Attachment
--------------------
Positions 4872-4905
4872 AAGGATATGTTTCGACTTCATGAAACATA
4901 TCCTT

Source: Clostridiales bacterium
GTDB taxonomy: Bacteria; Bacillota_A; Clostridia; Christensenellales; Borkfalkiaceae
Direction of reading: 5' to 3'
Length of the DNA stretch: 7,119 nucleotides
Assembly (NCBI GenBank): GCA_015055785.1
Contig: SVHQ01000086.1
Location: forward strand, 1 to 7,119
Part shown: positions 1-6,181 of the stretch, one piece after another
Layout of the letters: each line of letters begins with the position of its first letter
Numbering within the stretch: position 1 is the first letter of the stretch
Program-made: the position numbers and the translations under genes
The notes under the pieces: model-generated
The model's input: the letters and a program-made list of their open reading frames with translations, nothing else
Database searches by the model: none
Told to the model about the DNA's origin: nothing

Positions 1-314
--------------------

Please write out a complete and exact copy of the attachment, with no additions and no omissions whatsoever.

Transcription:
Positions 4872-4905
4872 AAGGATATGTTTCGACTTCATGAAACATA
4901 TCCTT

Source: Clostridiales bacterium
GTDB taxonomy: Bacteria; Bacillota_A; Clostridia; Christensenellales; Borkfalkiaceae
Direction of reading: 5' to 3'
Length of the DNA stretch: 7,119 nucleotides
Assembly (NCBI GenBank): GCA_015055785.1
Contig: SVHQ01000086.1
Location: forward strand, 1 to 7,119
Part shown: positions 1-6,181 of the stretch, one piece after another
Layout of the letters: each line of letters begins with the position of its first letter
Numbering within the stretch: position 1 is the first letter of the stretch
Program-made: the position numbers and the translations under genes
The notes under the pieces: model-generated
The model's input: the letters and a program-made list of their open reading frames with translations, nothing else
Database searches by the model: none
Told to the model about the DNA's origin: nothing

Positions 1-314